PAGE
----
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Back to Section One | Back to Arts & Entertainment
posted Friday, July 15, 2011 - Volume 39 Issue 28
Energy future in limbo in The Last Mountain
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Energy future in limbo in The Last Mountain

by Sara Michelle Fetters - SGN Contributing Writer

The Last Mountain
Opening July 15


Deep in the heart of West Virginia sits Coal River Valley. Once upon a time, the Appalachian Mountains loomed over the top of this community, looking down on it like Greek gods surveying their domain. But now, with the advent of mountaintop removal and the easing of restrictions against it during George W. Bush's administration, most of this range has been decimated, and a single mountain is all that remains of this once-pristine wilderness.

The documentary The Last Mountain examines the battle going on inside Coal River Valley, asking questions about the continued viability of coal mining, the political influence massive corporations like Massey Energy have both on local and national levels, the health risks associated with mountaintop removal, alternate sources of energy production, and the economic effects upon communities if coal production is slowed or stymied. While its point of view and opinions on the subject are not in question, director Bill Haney and his fellow filmmakers still allow industry spokesmen like West Virginia Coal Association president Bill Raney to make their case for continued production. Not so much even-handed as open-minded, this forceful and impacting documentary is as much an indictment of how energy is produced in the United States as Inside Job was of Wall Street.

Robert F. Kennedy, Jr., author of 2004's Crimes Against Nature, acts as our eyes and ears for this journey. He travels into the heart of West Virginia as well as to hot spots of alternate green energy production and does his best to examine them intimately. He meets with Coal River Valley residents impacted the most by the devastation caused by mountaintop removal, listening to their stories and assisting as they try to get politicians, corporate leaders, and others to hear their insistent cries for change.

Still, it isn't like this movie is a Frontline or 60 Minutes piece of journalism, doing its best to stay out of the way and allow viewers to make up their minds as to the plusses and minuses of what is being presented. Haney and company are definitely making a proactive piece showcasing the ills of coal mining and production, and doing their best to show how wind power and other forms of green energy production can create jobs and help economies.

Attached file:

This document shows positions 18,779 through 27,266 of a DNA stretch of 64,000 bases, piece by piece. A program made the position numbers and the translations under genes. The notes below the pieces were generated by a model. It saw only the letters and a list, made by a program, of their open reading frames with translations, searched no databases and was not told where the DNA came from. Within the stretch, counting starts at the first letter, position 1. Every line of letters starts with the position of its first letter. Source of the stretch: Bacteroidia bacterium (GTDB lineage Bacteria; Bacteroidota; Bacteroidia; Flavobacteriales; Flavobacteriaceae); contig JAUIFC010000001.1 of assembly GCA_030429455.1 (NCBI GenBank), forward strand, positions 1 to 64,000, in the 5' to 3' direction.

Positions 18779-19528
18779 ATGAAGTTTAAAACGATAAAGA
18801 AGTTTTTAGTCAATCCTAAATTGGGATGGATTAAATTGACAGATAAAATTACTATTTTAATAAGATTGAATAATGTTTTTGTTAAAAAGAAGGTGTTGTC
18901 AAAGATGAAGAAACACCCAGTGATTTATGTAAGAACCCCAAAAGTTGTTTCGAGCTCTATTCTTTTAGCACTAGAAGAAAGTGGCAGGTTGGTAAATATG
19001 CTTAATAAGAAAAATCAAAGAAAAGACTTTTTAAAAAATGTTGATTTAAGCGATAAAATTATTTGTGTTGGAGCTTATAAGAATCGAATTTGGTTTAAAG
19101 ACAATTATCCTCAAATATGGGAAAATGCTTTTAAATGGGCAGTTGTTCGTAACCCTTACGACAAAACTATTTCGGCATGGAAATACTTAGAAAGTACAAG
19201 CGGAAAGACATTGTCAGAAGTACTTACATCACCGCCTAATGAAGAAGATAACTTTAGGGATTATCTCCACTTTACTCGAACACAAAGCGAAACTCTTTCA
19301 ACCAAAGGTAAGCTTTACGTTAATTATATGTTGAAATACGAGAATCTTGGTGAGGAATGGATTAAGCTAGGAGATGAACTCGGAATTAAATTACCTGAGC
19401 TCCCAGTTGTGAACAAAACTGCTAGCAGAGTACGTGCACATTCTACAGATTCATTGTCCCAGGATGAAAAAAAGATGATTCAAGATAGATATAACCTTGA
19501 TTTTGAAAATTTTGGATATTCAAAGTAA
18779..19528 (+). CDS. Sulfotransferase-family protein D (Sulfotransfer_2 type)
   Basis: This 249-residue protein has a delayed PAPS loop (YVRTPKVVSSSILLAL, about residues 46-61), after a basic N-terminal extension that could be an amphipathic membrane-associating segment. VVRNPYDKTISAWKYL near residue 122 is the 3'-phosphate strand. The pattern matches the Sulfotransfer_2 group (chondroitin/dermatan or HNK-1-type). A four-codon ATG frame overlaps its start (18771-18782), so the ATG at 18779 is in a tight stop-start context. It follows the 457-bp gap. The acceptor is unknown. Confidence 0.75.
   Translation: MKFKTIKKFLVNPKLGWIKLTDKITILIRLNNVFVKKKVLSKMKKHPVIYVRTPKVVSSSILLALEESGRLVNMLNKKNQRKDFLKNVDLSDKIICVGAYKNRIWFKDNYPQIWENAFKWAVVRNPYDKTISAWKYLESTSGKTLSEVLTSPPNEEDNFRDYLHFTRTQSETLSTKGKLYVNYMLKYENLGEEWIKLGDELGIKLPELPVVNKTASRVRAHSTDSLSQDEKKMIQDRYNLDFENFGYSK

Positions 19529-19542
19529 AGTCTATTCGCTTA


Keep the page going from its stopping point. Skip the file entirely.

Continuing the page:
My earlier mention of Inside Job was not out of left field. Like that film, this one is also an opinionated piece trying to hammer its points home, but it's not like the facts it presents are in question. You believe the information imparted, the science, and the realities for these communities combining in a way that is heartfelt, moving, and, most importantly, infuriating. Watching the Appalachians disappear and listening to Bill Raney say that it's OK boggled my mind and had me silently fuming, and I can't see how anyone watching this film won't come away wondering how in the world we allow stuff like this to go on.

The sad part about all of this is that many have already made up their minds and will refuse to allow them to be changed, no matter what information is thrown their way. You can tell people about the millions their community could be making from wind turbines, yet they'll frustratingly still believe the paltry thousands they receive from the likes of Massey Energy are more important and produce more jobs. You can tell people how the coal industry has shed 40,000 positions and doubled their profits, but they'll still believe the opposite. Facts no longer seem to matter, and fiction becomes truth in a way that's remarkable and disturbing.

Films like The Last Mountain serve a greater purpose as they try to turn a tide that has only seemed to build into a titanic wall over the past decade or so. It shows how David can still face down Goliath and come away, if not victorious, at least having made significant changes to the field of play. This is a movie people like me need to extol the virtues of, and which those in the target areas need to see for themselves. Change doesn't happen overnight, but at least Haney has helped add to a conversation that hopefully will continue to build until the powers that be have to stop feigning cluelessness and begin to engage in the debate.

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